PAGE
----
So now that we’ve selected our cream, now let's talk about how to use it. Every recipe for ganache instructs you to begin by bringing your cream to a boil, then tells you to pour it directly over your chocolate. This practice of pouring boiling cream onto chocolate is not recommended. If you add the cream while it is still too hot you run the risk of the ganache “splitting” - when the cocoa butter separates from the chocolate - resulting in a greasy congealed mess. Instead, we recommend waiting a moment after your cream comes to a boil to incorporate it. By practicing a little patience, and allowing your cream to cool slightly you’ll maximize your chances of creating a silky smooth ganache.
The Right Tools for the Job
Once you’ve reached the stage of incorporating your cream and chocolate you may be tempted to reach for the whisk. Unfortunately, a whisk will integrate air into your ganache, something we want to avoid. Instead, we recommend using a rubber spatula. While this method may take longer, the results will speak for themselves.
Properly Seasoning your Ganache
Once you’ve successfully emulsified your cream and chocolate, now it’s time to add in any flavorings or extracts if using them. Adding your flavorings to the cream while it’s still on the heat will result in alcohol-based extracts burning off and evaporating, causing you to lose most of their flavor. To stay safe, wait until you have a fully emulsified ganache before adding your extracts.
When deciding on flavorings we offer a word of caution: avoid incorporating too many, or even too much of any one. Remember the chocolate should be the star of the show! Additionally, too much liquid will make your truffles difficult to handle and shape.
Along with the extracts, now is the time to also add in your salt. Although you probably already know this, it bears repeating: salt is imperative to any recipe. Salt in itself is not a flavor but an enhancer, and has the ability to make foods taste more like “themselves”. So don’t forget to add a pinch to the mixture. We also like to finish our truffles with salt. Instead of rolling them in cocoa or nuts, try dipping them in a little tempered chocolate, and before they’ve set, finishing them with a sprinkling of flaky salt. This adds a little textural interest and above all gives you that great salty-sweet combo.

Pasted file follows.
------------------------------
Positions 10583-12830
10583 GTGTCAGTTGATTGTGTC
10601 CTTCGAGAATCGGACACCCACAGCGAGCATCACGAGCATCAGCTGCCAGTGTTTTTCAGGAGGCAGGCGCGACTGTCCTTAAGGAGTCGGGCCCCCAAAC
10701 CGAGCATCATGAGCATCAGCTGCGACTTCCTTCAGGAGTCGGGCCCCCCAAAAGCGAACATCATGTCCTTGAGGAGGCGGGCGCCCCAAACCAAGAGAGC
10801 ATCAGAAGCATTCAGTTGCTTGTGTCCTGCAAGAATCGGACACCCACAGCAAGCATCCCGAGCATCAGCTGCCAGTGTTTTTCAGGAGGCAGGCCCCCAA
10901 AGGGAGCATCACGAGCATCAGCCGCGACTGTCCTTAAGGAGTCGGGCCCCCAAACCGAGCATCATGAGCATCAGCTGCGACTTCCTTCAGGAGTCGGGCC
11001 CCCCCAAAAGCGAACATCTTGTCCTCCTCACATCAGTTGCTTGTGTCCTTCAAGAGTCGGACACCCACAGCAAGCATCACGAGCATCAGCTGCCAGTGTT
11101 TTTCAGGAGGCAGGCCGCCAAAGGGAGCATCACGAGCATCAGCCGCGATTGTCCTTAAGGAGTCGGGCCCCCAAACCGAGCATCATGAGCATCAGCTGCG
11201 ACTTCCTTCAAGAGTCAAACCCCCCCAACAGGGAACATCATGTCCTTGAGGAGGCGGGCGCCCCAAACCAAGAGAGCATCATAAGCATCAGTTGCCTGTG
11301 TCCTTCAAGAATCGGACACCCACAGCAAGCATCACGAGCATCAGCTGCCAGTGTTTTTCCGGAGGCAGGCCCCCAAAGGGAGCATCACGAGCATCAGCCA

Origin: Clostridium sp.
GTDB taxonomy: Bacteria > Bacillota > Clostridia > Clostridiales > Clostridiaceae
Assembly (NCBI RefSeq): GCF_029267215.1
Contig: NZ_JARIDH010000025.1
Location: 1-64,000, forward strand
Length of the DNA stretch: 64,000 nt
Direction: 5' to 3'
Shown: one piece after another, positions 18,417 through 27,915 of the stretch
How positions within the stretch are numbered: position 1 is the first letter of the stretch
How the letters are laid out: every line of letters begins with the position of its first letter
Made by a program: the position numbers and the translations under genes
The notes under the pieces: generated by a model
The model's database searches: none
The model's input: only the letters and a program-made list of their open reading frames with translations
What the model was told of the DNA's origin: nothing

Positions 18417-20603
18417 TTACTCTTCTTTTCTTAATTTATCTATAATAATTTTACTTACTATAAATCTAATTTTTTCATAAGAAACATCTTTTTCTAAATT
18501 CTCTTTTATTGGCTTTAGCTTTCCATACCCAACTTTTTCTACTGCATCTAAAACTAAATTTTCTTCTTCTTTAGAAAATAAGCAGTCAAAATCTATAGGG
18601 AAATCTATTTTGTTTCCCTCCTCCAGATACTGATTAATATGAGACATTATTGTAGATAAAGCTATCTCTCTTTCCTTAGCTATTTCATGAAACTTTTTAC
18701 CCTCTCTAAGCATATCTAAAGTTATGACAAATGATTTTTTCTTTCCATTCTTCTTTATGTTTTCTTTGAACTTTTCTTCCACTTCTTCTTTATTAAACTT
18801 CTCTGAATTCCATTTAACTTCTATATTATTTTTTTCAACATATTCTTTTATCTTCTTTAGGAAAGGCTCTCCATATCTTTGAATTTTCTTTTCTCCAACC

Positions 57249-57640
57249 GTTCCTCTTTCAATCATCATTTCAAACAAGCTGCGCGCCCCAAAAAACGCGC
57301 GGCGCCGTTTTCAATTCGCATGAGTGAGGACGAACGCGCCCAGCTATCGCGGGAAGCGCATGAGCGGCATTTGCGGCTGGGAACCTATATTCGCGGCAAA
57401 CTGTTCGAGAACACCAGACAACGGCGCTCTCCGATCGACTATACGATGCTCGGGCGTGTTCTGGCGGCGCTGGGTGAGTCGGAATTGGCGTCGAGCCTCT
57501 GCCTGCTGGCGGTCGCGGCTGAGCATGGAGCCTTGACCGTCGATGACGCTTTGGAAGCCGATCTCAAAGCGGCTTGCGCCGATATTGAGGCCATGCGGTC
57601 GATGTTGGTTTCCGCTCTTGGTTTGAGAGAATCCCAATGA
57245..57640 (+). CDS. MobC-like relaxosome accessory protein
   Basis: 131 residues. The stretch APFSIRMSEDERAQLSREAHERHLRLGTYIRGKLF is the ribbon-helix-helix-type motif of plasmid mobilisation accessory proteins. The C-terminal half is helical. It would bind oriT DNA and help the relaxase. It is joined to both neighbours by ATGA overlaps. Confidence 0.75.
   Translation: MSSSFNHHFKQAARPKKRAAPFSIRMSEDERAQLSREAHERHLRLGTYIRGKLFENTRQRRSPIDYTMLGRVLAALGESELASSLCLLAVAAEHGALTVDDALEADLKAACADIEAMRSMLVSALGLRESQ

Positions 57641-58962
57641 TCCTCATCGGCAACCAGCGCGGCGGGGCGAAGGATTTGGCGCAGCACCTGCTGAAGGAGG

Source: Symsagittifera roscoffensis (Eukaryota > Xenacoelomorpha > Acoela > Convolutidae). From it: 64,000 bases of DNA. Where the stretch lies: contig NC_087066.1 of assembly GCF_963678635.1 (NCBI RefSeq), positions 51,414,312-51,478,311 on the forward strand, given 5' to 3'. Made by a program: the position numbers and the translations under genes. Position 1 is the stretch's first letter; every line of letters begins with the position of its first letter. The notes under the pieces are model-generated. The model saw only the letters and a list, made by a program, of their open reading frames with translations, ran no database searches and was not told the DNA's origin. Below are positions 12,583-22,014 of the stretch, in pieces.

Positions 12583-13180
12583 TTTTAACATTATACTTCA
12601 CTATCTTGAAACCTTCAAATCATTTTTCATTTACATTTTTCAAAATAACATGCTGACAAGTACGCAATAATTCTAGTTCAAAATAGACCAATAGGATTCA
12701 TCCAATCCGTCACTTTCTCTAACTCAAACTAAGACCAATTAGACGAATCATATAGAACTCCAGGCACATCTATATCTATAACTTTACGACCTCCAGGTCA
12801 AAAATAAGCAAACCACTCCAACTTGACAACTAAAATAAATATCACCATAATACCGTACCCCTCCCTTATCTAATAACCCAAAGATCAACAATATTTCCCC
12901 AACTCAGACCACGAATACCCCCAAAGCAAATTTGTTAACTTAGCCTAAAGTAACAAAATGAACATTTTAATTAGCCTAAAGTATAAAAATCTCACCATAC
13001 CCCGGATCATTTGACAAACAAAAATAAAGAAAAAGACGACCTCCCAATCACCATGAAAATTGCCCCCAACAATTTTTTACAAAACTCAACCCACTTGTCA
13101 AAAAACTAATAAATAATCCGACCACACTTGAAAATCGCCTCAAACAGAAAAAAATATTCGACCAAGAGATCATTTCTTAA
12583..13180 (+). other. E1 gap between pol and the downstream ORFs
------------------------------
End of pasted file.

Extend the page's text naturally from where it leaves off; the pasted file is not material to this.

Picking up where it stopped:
Allowing your Ganache to Set
Once your ganache is made, and your truffles are flavored and seasoned, you have to give it time to firm up. The best way to do this is to transfer the mixture to a parchment-lined shallow baking pan. By placing the chocolate in a container with a larger surface area you are able to speed up the cooling process. To compound this effect, place the ganache into the refrigerator. About an hour later your ganache should be firm enough to scoop.
To keep things consistent, we like to use a portion scoop to make our truffles. A #100 scoop is small enough to still look petite, yet large enough to give us just the right amount of chocolate for a nice two-bite truffle.
Decorating Chocolate Truffles
Now onto the fun part, the decorations! You can go a number of directions with this: keep it classic by simply rolling them in cocoa powder. Or get a little creative and try rolling them in some chopped nuts, freeze-dried fruit powders, or cocoa nibs. If you want to go all out, temper some chocolate, and coat each truffle in a shell of shiny chocolate.
However you decorate your truffles, you’re now equipped with all the important information to help you confidently and masterfully make them!